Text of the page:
(I played an earlier version of this, so this is just a quicker summary this time.)
The game starts up, and man that's a lot of satellites! Fortunately, it's cloudy, so they can't spot me optically, but ELINT will still work fine. If I so much as turn on a radar they'll know where I am immediately. Plus, the Chinese have a pair of OTH radars on the mainland, poised to detect me if I head north. Luck of the draw puts two of my subs up north near Hainan, and one of them is the Ohio SSGN, crammed with cruise missiles. She immediately opens fire, using about 60% of her missiles to destroy both OTH radars, and flatten the hangars and wreck the runways on Woody Island. This should give me freedom to advance the carrier without being spotted, as well as opening a gap in the Chinese air cover north of the Spratleys.
The Chinese shoot back, bombarding Guam with a couple of salvos of ballistic missiles. I've got a THAAD battery there, which manages to knock off a few missiles, while the remainder land among my ammo bunkers. Fortunately, although some take damage, none are destroyed.
While that's going on, my stealth aircraft pincer the Spratleys from the north and south, and my F-15s do what they can from the east. Mostly they end up running away from missiles that appear out of nowhere, but they perform a valuable distraction role, allowing my stealthy aircraft to get in and focus on knocking down the Chinese AWACS and tankers. I also start getting good hits on the J-20s (and there are a lot of them), and I often find them as they try to refuel. As the patrols over the islands start getting cleared out, my fighters can intercept the Chinese reinforcements as they come south over the open ocean, since there are no longer any fighters from Woody Island to interfere. There are a number of alarming close-ranged encounters when opposing stealth-fighters meet at optical ranges, but things generally go my way.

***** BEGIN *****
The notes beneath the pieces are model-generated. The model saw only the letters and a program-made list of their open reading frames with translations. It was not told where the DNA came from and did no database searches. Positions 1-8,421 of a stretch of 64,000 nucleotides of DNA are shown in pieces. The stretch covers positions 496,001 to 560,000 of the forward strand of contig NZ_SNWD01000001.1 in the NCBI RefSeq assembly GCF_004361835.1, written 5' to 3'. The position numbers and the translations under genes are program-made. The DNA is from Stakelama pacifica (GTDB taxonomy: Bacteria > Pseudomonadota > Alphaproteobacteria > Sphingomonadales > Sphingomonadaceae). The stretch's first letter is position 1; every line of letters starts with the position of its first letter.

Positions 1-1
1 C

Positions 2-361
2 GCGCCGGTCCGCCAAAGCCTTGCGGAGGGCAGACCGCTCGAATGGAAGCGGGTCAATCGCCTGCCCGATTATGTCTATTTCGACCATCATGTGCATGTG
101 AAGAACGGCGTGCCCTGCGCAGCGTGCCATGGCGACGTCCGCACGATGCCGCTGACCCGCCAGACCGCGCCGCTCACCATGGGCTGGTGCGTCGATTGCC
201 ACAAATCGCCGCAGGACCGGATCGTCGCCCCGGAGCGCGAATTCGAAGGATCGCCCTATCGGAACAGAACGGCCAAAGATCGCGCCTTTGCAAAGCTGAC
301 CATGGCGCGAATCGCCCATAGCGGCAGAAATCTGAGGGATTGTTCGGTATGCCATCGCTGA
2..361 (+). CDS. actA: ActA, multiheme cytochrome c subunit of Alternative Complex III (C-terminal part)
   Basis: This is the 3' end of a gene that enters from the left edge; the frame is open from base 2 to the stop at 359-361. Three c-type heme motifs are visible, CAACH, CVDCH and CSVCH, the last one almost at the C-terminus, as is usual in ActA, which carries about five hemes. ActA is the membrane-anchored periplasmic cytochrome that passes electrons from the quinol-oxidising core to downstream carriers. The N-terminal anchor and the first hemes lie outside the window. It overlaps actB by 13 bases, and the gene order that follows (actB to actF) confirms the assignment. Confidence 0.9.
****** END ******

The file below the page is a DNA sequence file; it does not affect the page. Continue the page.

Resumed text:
At sea, my LCS (now the version that actually has missiles) swats the Chinese coast-guard cutter, and heads in to occupy its spot. My Australian diesel sub kills two ships lurking in the Spratleys, using night-time BOL Harpoon shots to hit them before they can react. There's also a pair of modern Chinese ships headed rapidly south-east into the Spratleys. My southern SSN is sent into their path, and manages to torpedo them both.
The Chinese carrier group is the big prize, and my F-35s find it during their efforts to hunt down tankers. It's headed north towards Hainan, to my surprise, rather than south into battle, but that means it's headed right towards the Ohio and my other SSN. My fighters knock off the enemy air-wing, and then kill the ASW helicopters, and set up a cordon to hit any which launch. F-15s may be outclassed against J-20s, but they work just fine for swatting helicopters. My two subs then batter the carrier group to pieces, staying well out of range of the short-ranged ASW torps on the ships themselves.
Air attacks on the Spratleys start in the small hours of the morning. Carrier-based F-18s coordinate with Australian F-18s to hit Fiery Cross Reef in the south-west. The HQ-9 batteries with their built-in CIWS are very tough targets, and shoot down a lot of incoming ordnance, but they get damaged or run out of missiles by the time the JASSMs arrive to shut the runways. P-8s use their SLAMs to engage the radars which are dispersed on the central islands. My heavy bombers don't arrive from Guam until the morning, but when they arrive coordinated DEAD missions (F-35s with SDBs, EF-18s with ARMs) open the route for the JASSMs to strike unmolested. The northern-eastern islands (Woody Island, Mischief Reef, and Subi Reef) are all hit hard and put out of operation.
Meanwhile, my carrier has rounded the Indonesian west coast and is headed NE off the Malaysian coast, using its mine-sweeping helicopters to check for surprises in the choke-points between the islands. There have been a lot of UAVs operating north of us, which seem silly, but are actually quite dangerous if they cue anti-shipping ballistic missiles. I've knocked them down, and am feeling reasonably confident in my invisibility, so I've only got half a dozen fighters assigned to CAP, and the rest are involved in follow-up strikes on the islands. Naturally, that's when I get spotted...